They drove over to Jeff’s house where they enjoyed the hot food before the big fireplace with its blazing logs.
“This makes all of my troubles seem vague and far away,” said Geniel, stretching her feet towards the fire.
“Troubles, such as …?” inquired Jeff.
“Such as sixteen shepherds, when there should be only eight, and twice too many angels. Each and every one in the third grade wants to get into the act, and I didn’t have the heart to refuse even the lowliest one. If it was anybody’s play but Miss Blayney’s, I would worry. And perhaps I needn’t anyway. Maybe she won’t say a word.”
“It’s much more likely that she will,” comforted Marva grimly. “I remember last year when we tried to have a golden-haired Madonna, because we wanted to use Margaret Stapley in the tableau. She’d had polio and couldn’t do a walking part. We had to rig up a dark wig in the twenty minutes between the first curtain and the tableau. This thing has to be perfect, I’m telling you. It’s a tradition.”
“But all the boys want to be shepherds,” Geniel insisted. “Besides, Johnny and I gathered up almost a dozen elegant costumes this afternoon.”
“Could you possibly rotate them?” suggested Jeff. “You know – you might have some of them move slowly across the stage as others come on. Follow the star, in other words.”
“Oh, that sounds perfectly wonderful!” cried Geniel. “I knew there must be a way out, somehow or other. It certainly must be perfectly logical that they would follow the star.”
“Let us hope that Miss Blayney will think so,” said Marva, still highly skeptical.
When it came time to go home, Geniel was almost as loath to leave the coziness of the grate fire as she had been to leave the magic of the snowy hillside. I guess It’s just that I don’t want to return to the old routine at all, she decided. It’s so much fun just to relax and play.
When they were back at the boarding house, Marva remarked lightly, “You know, Johnny is right about the Idaho men. They are rather special. At least, these two are.”
“Is either one any more special than the other?” Geniel asked with a smile.
Marva only shrugged. The gesture told Geniel nothing.
She looked forward eagerly now to the Monday rehearsal. Everything seemed to be working out wonderfully well. She had an ample supply of costumes and, with Jeff’s help, she had figured out a way to put sixteen shepherds on the stage in place of a mere six.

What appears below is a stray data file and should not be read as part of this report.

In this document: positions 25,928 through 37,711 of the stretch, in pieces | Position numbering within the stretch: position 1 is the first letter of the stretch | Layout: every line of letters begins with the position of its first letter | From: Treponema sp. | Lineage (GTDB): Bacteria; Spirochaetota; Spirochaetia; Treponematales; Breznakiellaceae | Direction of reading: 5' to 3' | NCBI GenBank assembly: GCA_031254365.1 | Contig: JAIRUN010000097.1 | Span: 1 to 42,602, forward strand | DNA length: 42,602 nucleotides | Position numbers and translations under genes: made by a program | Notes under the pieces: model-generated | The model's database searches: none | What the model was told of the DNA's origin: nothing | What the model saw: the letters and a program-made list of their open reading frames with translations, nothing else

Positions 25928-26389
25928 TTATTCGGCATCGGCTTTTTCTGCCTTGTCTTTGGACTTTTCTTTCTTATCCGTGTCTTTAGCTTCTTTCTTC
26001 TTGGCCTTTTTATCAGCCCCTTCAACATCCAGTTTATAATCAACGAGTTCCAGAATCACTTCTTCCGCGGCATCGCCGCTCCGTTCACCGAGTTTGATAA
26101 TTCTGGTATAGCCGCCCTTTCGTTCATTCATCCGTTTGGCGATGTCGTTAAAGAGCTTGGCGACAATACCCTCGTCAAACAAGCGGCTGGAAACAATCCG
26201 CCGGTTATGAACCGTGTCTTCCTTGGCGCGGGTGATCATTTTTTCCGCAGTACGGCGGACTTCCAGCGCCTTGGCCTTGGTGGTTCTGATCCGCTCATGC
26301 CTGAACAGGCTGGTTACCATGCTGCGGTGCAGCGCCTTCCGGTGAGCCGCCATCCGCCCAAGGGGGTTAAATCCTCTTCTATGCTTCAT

“Thank goodness, the stage will be in semi-darkness, so it shouldn’t be too noticeable anyway,” she said happily. The main problem now was to teach them to move slowly and spend as much time as possible gazing up at the star.
She also trained the angels to stand partly sidewards so that the chorus would take up no more room than half a dozen would have done. At least, not very much more.
Just the same Geniel practically held her breath at the final rehearsal, for Miss Blayney was sitting close up to the front and had offered very liberal criticisms during each of the preceding scenes.
Geniel had taken her charges through the act so many times that it went off without a mistake or hitch of any kind. When it was over, Miss Blayney said nothing whatsoever. Geniel breathed a deep sigh of relief. She didn’t expect or even hope for praise. All she wanted was to get each and every member of the third grade onto the stage, if only for a brief moment.
For the final performance on Friday night she was not greatly worried, even when she remembered that a blonde had to be transformed in twenty minutes the previous year. She figured that it would be too late for Miss Blayney, or anyone else to make any drastic changes.
Anyway, it developed that the lady had more serious worries. The three live lambs, which she had insisted upon having in the stable, were neither used to being on the stage nor to night life. True to their nature, they went astray back into the scenery, knocking over one wall.
Each of the three kings of the Orient came in dark makeup, because the teacher had mentioned that one of them could be dark. Two of them had to be scrubbed at the last minute. Miss Blayney failed to see anything amusing in either incident.
When the spotlight fell upon the angel chorus, Geniel was telling herself, well, nothing can go wrong with this part, anyway. But she had reckoned without the children in the audience. A small brother of Connie’s shrieked at the top of his lungs, “Look, Mommie! Connie’s an angel!”
For a moment Geniel feared that the shy Connie might turn and run or drop from sight, but they were all standing so closely together that she couldn’t do either, and the crisis passed.
She was very pleased when it was over to see Jeff waiting in the audience. “I just thought I’d come and see if you got away with it,” he smiled.
“Yes, thanks to you,” she smiled back. “Thanks from all of the third grade, their mothers – and their little brothers.”
“I suppose you’re going home for the holidays?” It was a casual question, but Geniel had a notion that he half hoped she would say “no.” Unaccountably she half wished so herself. Instead she replied, “Yes, I’m leaving first thing in the morning. It’s a long way around by bus.”
“But worth all the trouble, I’m sure. I hope that certain parties appreciate their good fortune.”
“Oh, my folks will be glad to have me home, of course,” she answered quickly. “I’ve never missed a Christmas at home yet. None of us has, in fact.”
Jeff only smiled and said, “Have a merry one.”